It seems a simple enough thing, this day on the calendar. But I’m old enough, and you probably are, too, to remember when Dr. King’s birthday was not a holiday. Although the Stevie Wonder “Happy Birthday” is the standard now for regular folks’ birthdays, I pointed out to my kids recently that this cooler, dance-ier version to cut cake by was part of the campaign to make Dr. King’s birthday a holiday, way back in the 80’s (this holiday was only first officially celebrated in 1986.)
For my kids’ entire life, the third Monday has not only been a federal holiday for Dr. King’s birthday, it’s also been a Day of Service, where we are encouraged to be of service to our community in line with Dr. King’s dream.
That’s kinda cool, don’t you think, that to them, the King holiday has always been about service to others. Each year, we go to a large-scale community event where dozens of organizations have set up project work-stations and information displays. Over the years, we’ve worked on cards for soldiers, packing lunches for the shelter, making bracelets and small play items for children in the hospital, blankets for the shelter, among many other projects.
It’s really as much as fun as it is service for them, since they often bring or meet their friends there and then wander from station to station together. But it’s okay, this simpler day of service. They have the opportunity to learn about the needs in our community. It serves as a reminder not to let this holiday become just another day off from school, to sleep in, listen absently to the famous “I Have a Dream” speech and stop thinking about the words. It’s a stop in time to reflect on Dr. King’s admonishment to overcome self-centeredness by finding purpose in your life in his sermon “Conquering Self-Centeredness.”
“I think one of the best ways to face this problem of self-centeredness is to discover some cause and some purpose, some loyalty outside of yourself and give yourself to that something.”
Across your community, there is probably some type of organized service program today. If not, you can always find your own interest, cause, or purpose. And can I give you a few pointers, from my own experience?
Find something hands-on. It’s valued, of course, to write a check or click the PayPal “donate” button, the organization will be happy to accept your donation, and you will probably even feel good about doing it. But it’s a different feeling to get up, touch something or somebody, and see someone smile (even yourself). Pack foods at the local pantry, pass out meals at the shelter, sort clothes at the church collection, read books to children, knit a scarf for a foster child, shovel an elderly neighbor’s walkway. I know that you will reflect back on this experience differently than you will putting that check in the mail.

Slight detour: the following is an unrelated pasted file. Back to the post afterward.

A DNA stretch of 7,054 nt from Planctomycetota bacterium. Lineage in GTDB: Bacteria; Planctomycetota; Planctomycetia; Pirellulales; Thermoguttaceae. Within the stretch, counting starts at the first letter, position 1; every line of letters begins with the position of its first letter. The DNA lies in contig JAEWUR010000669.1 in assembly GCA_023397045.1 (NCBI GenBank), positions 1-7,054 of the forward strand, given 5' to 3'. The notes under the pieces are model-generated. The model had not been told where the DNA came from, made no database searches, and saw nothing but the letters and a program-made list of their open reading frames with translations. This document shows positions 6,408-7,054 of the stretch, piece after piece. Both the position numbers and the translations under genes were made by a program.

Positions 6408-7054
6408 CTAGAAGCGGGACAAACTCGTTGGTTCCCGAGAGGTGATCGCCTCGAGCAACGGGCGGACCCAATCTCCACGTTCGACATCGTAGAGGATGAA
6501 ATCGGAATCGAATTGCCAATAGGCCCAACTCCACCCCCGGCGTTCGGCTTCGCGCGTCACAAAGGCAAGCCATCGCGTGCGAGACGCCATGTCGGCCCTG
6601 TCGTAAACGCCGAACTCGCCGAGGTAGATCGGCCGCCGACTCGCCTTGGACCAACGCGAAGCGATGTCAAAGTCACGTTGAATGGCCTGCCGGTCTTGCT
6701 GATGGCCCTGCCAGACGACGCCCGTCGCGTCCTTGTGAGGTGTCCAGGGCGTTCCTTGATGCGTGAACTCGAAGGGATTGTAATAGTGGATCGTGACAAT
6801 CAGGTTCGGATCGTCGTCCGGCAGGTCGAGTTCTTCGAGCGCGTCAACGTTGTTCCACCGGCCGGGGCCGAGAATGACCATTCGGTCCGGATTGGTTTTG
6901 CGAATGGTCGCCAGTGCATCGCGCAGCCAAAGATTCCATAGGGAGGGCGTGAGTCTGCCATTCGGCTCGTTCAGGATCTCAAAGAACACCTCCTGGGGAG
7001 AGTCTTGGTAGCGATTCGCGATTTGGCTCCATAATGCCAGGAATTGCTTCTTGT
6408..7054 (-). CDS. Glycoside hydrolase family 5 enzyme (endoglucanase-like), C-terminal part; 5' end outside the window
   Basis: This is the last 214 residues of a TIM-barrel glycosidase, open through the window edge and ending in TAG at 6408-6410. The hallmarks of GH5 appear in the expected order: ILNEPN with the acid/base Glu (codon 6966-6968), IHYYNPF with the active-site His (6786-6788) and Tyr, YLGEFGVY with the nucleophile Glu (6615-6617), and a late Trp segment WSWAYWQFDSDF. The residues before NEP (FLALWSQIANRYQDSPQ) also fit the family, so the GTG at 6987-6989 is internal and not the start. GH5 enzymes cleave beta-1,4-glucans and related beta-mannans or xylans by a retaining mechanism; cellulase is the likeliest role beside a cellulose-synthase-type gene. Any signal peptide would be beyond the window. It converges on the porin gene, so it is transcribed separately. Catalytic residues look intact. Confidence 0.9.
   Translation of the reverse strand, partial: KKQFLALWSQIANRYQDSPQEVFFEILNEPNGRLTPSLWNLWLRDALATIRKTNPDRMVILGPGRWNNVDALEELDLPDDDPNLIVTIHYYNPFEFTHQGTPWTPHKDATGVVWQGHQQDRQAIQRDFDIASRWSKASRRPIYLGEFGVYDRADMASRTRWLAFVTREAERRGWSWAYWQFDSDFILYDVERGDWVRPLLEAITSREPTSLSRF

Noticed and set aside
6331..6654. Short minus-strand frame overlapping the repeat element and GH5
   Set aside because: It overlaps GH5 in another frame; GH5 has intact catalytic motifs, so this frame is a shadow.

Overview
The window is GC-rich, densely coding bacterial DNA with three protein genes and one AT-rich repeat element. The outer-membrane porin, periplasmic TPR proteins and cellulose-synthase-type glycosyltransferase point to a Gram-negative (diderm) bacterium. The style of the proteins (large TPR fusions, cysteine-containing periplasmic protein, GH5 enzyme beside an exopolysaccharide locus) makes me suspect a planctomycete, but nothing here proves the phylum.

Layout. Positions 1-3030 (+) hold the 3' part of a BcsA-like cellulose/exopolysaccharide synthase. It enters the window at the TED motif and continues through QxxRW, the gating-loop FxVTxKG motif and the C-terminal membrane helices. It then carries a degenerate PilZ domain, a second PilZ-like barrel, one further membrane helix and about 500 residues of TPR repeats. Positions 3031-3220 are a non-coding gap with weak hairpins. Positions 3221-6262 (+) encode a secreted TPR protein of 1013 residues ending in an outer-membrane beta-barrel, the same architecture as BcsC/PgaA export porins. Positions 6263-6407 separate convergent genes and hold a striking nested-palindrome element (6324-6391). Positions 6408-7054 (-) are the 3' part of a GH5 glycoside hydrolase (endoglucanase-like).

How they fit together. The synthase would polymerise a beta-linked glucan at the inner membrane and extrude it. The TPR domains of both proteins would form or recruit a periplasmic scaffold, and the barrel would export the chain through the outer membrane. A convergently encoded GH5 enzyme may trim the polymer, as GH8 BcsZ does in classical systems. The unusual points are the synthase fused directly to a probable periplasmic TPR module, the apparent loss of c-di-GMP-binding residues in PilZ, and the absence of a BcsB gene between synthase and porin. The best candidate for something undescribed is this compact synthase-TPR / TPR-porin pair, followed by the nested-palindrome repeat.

Do something for other people. Whatever your normal service activity may be, if you have one, choose something today that’s for people. There’s a lot of volunteer activities involving collecting blankets for dogs or hauling trash out the river and they are all worthwhile. But today, consider the spirit of Dr. King and do something that touches another person.
Find something you enjoy. Community service doesn’t have to be only serving soup or painting a fence, unless you like that sort of thing. Find something you enjoy doing, something meaningful to you, and to which you can add value. That’s not to say it’s always going to be fun and wonderful, service may sometimes be uncomfortable or even hard, that’s okay. Sometimes your best experiences will be when you get out of your comfort zone.
Keep doing it. Today is the Day of Service – just one day. But don’t stop by midnight and then wait until next January to do something else. Let today be a springboard or a change in pace. If you already have a regular service activity, let today be the day you try something different. If you want to start being more active, use today as a day to explore the needs in your neighborhood and how you can use your skills and talents. Make a plan to stay active all year long. Even consider getting your friends involved, the more the merrier.
Need some inspiration about why you should get out there? Read Dr. King’s 1957 sermon about our tendency to be self-centered. I only came across it while writing this blog post, in search of the source of the quote, “What have you done for others?” Get your coffee and sit back, it’s a bit long. In fact, it’s more than just the sermon, it’s the transcript of the church service. It goes from the church announcements and offering all the way to alter call. He promises not to preach too long, on account of the heat (it’s August in Alabama). But, if you’ve ever been to a Black Baptist church you know when the preacher says he’s not going to preach too long, well, just get comfortable, you may be there a while.
The sermon goes on about the dangers of self-centeredness and the solutions, which brings us to the point of the day – being of service to others. Don’t think you’ve gotten where you have all by yourself, don’t think you are too important. Find your purpose.
Enjoy your day. I’d love to hear where or how you gave in service. #MLKDay